War of the Rebellion: Serial 119 Page 0186 PRISONERS OF WAR AND STATE, ETC.

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Washington, D. C., August 7, 1863.

Major General W. S. ROSECRANS,

Commanding, Murfreesborough, Tenn.:

GENERAL: I have the honor to inform you that the following instructions have been given by the Secretary of War in relation to the discharge of prisoners of war:

Prisoners of war who have been impressed into the rebel service and who wish to take the oath of allegiance and join our Army may be permitted to do so when the examining officer is satisfied of the applicant's good faith and that the facts of his case are as he represents them. Prisoners of war are not permitted to take the oath allegiance and be discharged unless some sufficient reason is urged for granting this indulgence. It must be shown to the satisfaction of the officer who presents the case that the applicant was forces into the rebel service against his will and has taken advantage of the first opportunity to endeavor to free himself it; or it may be granted as a favor to his family or friends, they being all loyal people and vouching for his sincerity in desiring to become a loyal citizen; or it may be granted on account of the youth of the applicant, it being shown that he was led away by vicious companions, his Union friends guaranteeing his future good conduct. Cases must be presented substantially after this manner, with all the papers, through this office, for the approval of the Secretary of War, on whose order alone the discharge can be granted. The oath of allegiance must be without qualification, and it must be understood that under no circumstances does the discharge carry with it an exemption from any of the duties of a citizen. When prisoners of war are discharged on taking the oath of allegiance an ordinary descriptive roll should be furnished to this office, giving in the column of remarks the history of each case. I will furnish blanks for this purpose as soon as they be printed.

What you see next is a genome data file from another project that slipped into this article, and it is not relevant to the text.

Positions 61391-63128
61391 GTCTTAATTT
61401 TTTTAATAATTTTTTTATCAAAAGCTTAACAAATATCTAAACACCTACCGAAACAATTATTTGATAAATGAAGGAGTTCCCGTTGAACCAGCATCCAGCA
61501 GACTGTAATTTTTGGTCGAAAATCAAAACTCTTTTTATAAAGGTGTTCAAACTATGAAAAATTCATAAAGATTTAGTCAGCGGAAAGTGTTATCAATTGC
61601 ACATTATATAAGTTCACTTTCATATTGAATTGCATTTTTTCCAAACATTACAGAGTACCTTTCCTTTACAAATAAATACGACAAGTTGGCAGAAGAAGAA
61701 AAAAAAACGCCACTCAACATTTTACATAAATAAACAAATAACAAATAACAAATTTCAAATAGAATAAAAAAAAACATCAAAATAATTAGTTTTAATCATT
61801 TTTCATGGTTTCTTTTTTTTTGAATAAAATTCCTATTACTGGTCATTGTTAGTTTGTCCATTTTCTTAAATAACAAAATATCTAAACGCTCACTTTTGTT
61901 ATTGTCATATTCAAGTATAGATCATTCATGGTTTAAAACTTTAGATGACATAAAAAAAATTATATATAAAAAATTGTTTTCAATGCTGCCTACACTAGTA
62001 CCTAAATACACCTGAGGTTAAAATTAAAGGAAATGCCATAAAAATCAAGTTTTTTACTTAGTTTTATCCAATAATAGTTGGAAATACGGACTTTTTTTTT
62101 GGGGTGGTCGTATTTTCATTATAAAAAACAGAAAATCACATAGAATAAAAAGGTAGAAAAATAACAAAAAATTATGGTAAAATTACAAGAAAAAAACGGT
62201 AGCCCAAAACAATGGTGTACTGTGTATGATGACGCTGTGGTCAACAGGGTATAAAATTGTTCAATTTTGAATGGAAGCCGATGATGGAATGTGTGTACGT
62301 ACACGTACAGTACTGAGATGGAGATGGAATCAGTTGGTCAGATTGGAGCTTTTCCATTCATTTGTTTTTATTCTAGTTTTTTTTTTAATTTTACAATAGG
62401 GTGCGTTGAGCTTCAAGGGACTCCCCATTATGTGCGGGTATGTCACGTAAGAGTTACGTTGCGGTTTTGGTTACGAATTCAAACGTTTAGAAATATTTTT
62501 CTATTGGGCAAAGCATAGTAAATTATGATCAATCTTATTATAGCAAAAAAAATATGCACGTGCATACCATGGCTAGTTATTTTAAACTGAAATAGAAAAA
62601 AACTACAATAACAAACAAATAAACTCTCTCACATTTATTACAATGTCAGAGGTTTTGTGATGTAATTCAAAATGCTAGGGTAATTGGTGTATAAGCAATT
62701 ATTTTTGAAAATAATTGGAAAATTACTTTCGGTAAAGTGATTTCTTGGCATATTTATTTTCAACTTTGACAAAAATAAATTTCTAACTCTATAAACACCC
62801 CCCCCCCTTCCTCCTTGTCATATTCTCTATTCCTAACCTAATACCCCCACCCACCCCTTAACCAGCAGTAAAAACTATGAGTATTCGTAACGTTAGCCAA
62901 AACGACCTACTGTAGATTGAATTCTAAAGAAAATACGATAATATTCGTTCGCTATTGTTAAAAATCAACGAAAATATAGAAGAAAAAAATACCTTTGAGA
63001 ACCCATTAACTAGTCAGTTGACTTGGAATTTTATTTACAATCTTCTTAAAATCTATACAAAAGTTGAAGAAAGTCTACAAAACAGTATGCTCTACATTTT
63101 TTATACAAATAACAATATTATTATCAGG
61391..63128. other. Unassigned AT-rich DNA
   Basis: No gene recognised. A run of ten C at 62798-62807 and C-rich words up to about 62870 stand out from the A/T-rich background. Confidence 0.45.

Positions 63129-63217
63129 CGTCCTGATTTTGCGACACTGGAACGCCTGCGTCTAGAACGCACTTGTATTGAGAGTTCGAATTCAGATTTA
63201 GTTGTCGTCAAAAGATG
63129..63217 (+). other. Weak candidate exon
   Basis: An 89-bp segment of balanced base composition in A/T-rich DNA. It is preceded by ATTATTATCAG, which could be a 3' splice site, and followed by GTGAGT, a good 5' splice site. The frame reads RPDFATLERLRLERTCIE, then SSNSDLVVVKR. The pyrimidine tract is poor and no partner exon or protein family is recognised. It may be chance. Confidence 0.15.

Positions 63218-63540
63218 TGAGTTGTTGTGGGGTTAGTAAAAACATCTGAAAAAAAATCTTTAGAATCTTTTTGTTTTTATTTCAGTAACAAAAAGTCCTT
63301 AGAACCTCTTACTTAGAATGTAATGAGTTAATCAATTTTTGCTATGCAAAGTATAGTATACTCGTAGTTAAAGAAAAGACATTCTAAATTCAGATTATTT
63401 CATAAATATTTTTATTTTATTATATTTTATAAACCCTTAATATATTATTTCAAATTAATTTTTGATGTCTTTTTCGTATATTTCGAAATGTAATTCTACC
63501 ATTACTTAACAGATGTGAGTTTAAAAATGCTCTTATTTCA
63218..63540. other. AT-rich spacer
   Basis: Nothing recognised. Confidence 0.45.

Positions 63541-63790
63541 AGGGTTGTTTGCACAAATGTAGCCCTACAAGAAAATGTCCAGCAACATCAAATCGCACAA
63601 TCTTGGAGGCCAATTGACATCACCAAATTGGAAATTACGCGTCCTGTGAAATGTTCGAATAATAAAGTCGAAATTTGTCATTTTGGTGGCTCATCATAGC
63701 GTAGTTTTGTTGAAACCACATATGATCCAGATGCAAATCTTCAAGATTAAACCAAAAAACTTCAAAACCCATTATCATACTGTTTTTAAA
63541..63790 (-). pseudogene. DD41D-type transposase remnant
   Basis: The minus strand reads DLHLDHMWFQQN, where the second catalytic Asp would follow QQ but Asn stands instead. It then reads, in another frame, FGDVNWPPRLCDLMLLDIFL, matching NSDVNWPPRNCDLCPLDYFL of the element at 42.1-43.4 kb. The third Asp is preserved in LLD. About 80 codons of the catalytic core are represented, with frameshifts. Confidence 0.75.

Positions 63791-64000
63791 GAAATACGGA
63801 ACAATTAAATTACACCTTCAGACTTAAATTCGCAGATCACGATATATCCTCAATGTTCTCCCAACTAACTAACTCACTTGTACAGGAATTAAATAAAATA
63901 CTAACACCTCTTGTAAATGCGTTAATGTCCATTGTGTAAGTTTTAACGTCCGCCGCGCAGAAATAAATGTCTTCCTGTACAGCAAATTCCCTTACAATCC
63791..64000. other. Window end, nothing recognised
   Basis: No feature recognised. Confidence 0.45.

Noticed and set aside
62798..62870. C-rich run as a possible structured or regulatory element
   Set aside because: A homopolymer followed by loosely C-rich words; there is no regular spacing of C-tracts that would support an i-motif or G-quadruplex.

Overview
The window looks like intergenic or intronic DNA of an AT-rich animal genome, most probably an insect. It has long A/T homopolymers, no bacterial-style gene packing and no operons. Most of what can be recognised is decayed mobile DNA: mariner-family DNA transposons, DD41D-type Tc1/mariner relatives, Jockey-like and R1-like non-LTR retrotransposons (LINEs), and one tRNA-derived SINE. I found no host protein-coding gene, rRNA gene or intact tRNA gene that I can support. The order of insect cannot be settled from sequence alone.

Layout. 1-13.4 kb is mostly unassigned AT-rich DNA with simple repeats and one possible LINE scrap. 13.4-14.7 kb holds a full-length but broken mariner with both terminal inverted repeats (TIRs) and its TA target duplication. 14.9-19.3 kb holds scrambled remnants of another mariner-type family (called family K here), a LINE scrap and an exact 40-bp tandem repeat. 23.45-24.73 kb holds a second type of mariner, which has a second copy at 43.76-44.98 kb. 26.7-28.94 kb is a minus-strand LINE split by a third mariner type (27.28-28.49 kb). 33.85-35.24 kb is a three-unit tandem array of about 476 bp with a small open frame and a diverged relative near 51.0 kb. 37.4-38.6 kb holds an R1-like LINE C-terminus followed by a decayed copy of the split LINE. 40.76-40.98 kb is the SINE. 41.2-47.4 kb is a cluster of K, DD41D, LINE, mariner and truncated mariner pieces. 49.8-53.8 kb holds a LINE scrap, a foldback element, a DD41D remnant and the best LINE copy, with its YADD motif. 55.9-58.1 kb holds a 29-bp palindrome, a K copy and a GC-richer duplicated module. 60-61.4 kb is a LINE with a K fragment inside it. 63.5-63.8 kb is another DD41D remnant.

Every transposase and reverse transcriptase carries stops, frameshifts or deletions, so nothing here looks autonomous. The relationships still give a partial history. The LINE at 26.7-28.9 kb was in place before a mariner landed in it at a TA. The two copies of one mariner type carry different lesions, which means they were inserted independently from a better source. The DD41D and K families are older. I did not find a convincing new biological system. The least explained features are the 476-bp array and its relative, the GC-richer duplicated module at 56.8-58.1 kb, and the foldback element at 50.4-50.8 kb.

Very respectfully, your obedient servant,


Colonel Third Infantry and Commissary-General of Prisoners.

(Same to Major General John A. Dix, commanding Department of the East, New York; Major General N. P. Banks, commanding Department of the Gulf, New Orleans, La; Major General Q. A. Gillmore, commanding Department of the South, Hilton Head, S. C. ; Major General U. S. Grant, commanding Department of the Tennessee, Memphis, Tenn; Major General A. E. Burnside, commanding Department of the Ohio, Cincinnati, Ohio; Major General J. G. Foster, commanding Department [of Virginia and North Carolina], Fort Monroe, Va.)


Washington, D. C., August 7, 1863.

Brigadier General S. A. MEREDITH,

Commanding for Exchange of Prisoners, Fort Monroe, Va.:

GENERAL: Yours of the 4th instant is received, and I have the honor to reply that I have in preparation rolls and abstracts of prisoners of war paroled by both parties which will enable you to make declaration covering the exchange of all Federal troops now on parole. I send you by this mail a letter, with abstract, which I have been holding back for rolls, which are in preparation, of paroled Federal troops in the West not heretofore forwarded, the number, however, being on the abstracts. I will forward the rolls as soon as completed. It would be